Most Kalanchoes are primarily January bloomers, but some continue their flowering cycles into February and even later. Kalanchoe beharensis makes huge blooms which are some of less-than-spectacular from a distance, but actually nice up close (right) and blooms over a period of several months; Kalanchoe mortagei (left) however seems to specifically pick this month to shoot up a bunch of deep red, bell-like flowers
Pachyphytum oviferum has attractive but not very show flowers in February and a few other winter months (left); Crassula ovata 'Gollum' is still in full bloom in Februray, but the Jade Plants are coming to the end of their flowering season in February (right)
Sedums praealtum (left) and pachyphyllum flower in full this month, and look great planted in large colonies
Sedum compressum is another nice colony bloomer in February
Crassula 'Morgan's Beauty' seems to mostly bloom this month
Sedum lucidum is another 'heat hardy' Sedum that blooms February (left); Crassula 'Springtime' is still blooming, and seems to be always blooming, in February and then on (right)
Crassula pubescens is a showy, colorful groundcover, but it looks even more interesting in bloom in February
As winter progresses, more and more Mesembs begin to bloom, and those grown as ground covers become more visible, bathing the landscape with brilliant colors
Cephlophyllum frutescens is one of many Mesembs that begin to bloom in February
Cephalophyllum 'Red Spike' makes a showy spectacle in the landscape this month (left); Cheiridopsis candissima flowers prolifically this month (right)
Cheiridopsis aspera is another 'ice plant' Mesemb that makes striking flowers in February
One of the best landscape color succulents, Lampranthus spectabilis, just starts flowering in February
Though generally not grown for their floral characteristics, some Euphorbias have exceptionally colorful cyathea and bracts and a few of those are showing off in winter
Though most Euphorbia flowers are not that striking, Euphorbia millii (aka Crown of Thorns) is grown for its showy, colorful flowers, and there are many dozens of cultivars of this plant. This month, the landscape forms of this species are often blooming nicely (left); Euphorbia polygonas are blooming well this month, too (right) though certainly less showy
Another species of Euphorbia grown specifically for its flowers is Euphorbia characias, and there are dozens of cultivars of this one, too. Euphorbia 'Tasmanian Tiger' is a pale yellow, very ornamental form (left) that I have growing in my yard and is one of my favorites of all the Euphorbia for floral purposes; Euphorbia rigida also goes nuts flowering this month and is often grown en masse for landscaping purposes (and can even be a bit of an invasive if not kept in control)- right
Some of the columnar Euphorbias were showcased in the January edition of this article, and some columnars are just getting into their flowering modes in February. Euphorbia 'Zig Zag', a hybrid species between Euphorbia pseudocactus and Euphorbia grandicornis (left) is nearly completely yellow when in full flower; right are the bright yellow cyathea of Euphorbia mauritanica
Not too many cacti are seen in bloom in February, though a number of Mammillarias can bloom this month. But a few strolls through the local cactus gardens did not result in too many floral sitings. Still, February is a month that sees some regulars in flower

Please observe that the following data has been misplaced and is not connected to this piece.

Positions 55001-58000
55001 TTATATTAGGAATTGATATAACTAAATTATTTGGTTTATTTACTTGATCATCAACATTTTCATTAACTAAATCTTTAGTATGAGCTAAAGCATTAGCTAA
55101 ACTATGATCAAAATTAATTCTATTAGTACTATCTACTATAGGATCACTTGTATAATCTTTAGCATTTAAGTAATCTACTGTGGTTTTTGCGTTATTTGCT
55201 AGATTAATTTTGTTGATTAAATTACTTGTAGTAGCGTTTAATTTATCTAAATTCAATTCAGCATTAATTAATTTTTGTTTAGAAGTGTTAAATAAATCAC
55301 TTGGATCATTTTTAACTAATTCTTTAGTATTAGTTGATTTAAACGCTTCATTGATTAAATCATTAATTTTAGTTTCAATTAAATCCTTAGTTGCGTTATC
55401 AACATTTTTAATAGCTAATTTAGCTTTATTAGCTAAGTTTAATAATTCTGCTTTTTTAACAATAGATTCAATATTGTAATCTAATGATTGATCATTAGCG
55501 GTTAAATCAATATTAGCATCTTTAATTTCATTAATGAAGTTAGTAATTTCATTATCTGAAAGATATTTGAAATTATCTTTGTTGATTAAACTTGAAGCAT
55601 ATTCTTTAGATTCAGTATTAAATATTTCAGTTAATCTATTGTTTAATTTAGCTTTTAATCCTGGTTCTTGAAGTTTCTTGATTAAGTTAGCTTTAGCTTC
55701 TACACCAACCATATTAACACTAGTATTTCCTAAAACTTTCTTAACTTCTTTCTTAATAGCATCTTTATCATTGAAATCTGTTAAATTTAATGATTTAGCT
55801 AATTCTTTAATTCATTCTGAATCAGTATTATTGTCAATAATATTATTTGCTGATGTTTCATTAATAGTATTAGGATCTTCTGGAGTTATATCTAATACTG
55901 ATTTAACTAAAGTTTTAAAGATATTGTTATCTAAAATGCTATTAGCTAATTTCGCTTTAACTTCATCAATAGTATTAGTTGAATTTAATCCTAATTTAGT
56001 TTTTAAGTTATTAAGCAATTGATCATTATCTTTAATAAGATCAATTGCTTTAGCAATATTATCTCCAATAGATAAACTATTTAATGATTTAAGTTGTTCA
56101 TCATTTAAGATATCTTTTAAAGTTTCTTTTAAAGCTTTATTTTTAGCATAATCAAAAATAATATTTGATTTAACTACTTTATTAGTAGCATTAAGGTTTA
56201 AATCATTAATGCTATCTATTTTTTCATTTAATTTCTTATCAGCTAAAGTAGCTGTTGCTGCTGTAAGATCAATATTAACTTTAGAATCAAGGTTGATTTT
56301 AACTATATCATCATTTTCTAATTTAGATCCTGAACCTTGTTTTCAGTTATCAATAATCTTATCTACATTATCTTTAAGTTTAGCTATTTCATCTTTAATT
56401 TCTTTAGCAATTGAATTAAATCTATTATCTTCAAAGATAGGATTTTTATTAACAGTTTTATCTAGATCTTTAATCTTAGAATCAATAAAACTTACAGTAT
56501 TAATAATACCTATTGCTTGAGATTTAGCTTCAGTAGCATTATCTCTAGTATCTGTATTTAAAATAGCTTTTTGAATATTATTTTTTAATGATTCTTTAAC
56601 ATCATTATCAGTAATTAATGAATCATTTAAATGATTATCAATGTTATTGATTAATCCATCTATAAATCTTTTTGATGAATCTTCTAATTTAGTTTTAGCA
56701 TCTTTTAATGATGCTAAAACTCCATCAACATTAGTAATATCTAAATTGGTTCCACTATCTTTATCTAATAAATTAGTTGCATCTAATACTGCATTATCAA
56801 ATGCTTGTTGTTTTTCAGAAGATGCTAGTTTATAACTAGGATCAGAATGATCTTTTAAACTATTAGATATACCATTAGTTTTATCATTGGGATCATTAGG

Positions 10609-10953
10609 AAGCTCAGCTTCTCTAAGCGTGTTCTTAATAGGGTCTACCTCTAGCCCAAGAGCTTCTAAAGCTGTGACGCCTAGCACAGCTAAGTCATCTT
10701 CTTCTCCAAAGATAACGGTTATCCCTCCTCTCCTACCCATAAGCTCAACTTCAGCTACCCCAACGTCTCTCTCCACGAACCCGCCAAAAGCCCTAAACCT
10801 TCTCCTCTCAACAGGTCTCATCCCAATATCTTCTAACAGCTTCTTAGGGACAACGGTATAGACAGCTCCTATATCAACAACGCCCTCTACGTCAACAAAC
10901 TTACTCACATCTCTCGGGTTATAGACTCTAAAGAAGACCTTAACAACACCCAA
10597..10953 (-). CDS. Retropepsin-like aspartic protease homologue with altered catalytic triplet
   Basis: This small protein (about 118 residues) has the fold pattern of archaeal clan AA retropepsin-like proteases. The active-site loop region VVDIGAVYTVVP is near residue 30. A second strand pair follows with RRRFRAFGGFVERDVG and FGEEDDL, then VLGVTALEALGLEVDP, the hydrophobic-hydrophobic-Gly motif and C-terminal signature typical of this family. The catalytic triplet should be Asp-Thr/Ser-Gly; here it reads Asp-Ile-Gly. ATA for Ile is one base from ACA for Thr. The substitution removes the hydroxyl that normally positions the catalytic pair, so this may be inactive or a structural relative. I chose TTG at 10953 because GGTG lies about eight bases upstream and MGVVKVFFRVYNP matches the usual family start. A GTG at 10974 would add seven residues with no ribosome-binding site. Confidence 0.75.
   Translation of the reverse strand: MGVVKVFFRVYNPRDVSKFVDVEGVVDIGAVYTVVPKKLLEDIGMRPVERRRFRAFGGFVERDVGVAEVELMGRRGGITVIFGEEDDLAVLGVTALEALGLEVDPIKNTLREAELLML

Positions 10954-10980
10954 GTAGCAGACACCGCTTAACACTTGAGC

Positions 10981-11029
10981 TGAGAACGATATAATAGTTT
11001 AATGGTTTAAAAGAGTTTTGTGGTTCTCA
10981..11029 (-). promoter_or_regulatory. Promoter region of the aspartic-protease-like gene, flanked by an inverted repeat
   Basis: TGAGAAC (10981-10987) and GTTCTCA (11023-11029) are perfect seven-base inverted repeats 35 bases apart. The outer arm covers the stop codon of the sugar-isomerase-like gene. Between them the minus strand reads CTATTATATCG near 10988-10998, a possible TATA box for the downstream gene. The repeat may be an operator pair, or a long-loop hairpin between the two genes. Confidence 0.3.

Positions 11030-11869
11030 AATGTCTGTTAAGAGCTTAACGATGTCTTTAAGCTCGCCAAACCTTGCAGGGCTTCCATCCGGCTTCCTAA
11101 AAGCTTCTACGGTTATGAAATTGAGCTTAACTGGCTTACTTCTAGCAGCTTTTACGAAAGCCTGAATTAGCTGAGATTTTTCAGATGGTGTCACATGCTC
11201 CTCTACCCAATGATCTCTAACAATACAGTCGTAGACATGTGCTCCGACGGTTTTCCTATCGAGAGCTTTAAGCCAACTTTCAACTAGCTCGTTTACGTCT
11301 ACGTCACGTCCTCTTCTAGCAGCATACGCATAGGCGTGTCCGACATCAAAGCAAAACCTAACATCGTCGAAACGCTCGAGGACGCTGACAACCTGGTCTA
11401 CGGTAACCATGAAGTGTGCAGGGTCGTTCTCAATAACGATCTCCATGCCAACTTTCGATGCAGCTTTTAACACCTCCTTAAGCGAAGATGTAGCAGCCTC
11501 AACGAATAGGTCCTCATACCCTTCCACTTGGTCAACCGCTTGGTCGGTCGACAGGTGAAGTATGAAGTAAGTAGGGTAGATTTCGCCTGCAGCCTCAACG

Paradia warasii was seen in bloom in every garden in which I found it growing this month (left); Cleistocactus strausii seems to bloom much of the year, but this month seems to be a bit more flowery than most (right)
The above cactus is one of my very favorite, though not because of its flowers that are seen in large numbers in February. It is one of the bluest cacti one can grow and I still do not understand why it is not planted everywhere (it is a tad on the cold sensitive side for a columnar cactus). It is a Pilosoccereus species and the best identification guess has been Pilosocereus lanuginosa
Agaves and some of their relatives tend to bloom only once and then the plant's life is over, so a flowering event is not something one can depend on as most of these plants live many years. But interestingly, when they finally do flower, each species tends to have its particular season in which it blooms. One of the most spectacular flowers I have seen from an agave or agave relative (and these are often spectacular flowers) is the inflorescence of Furcraea macdougalli (left), an immense tree-like structure that erupts out the top of an already tree-like plant. The top of the flower must be close to 50 feet high; On the other side of the spectrum, the miniscule flowers of Xerosicyos danguinii, one of the oddest succulents I have growing in my yard (center) appear like clockwork every February; another February bloomer that I often ignore on purpose are the Senecios, of which there are many that make their pitiful flowers this month. They are never nice looking and certainly not worth visiting a garden to see, but if one does visit a garden, one will always see them if one looks for them (right photo is of Senecio articulatus but most of the succulent Senecios have identical flowers)
There are literally hundreds more species I could add in this artlce, but I have already made this month's edition too long. This should at least help you get some idea of what one might expect to see flowering in the succulent world this month, a time of year when much of the rest of the USA has no flowers to see at all.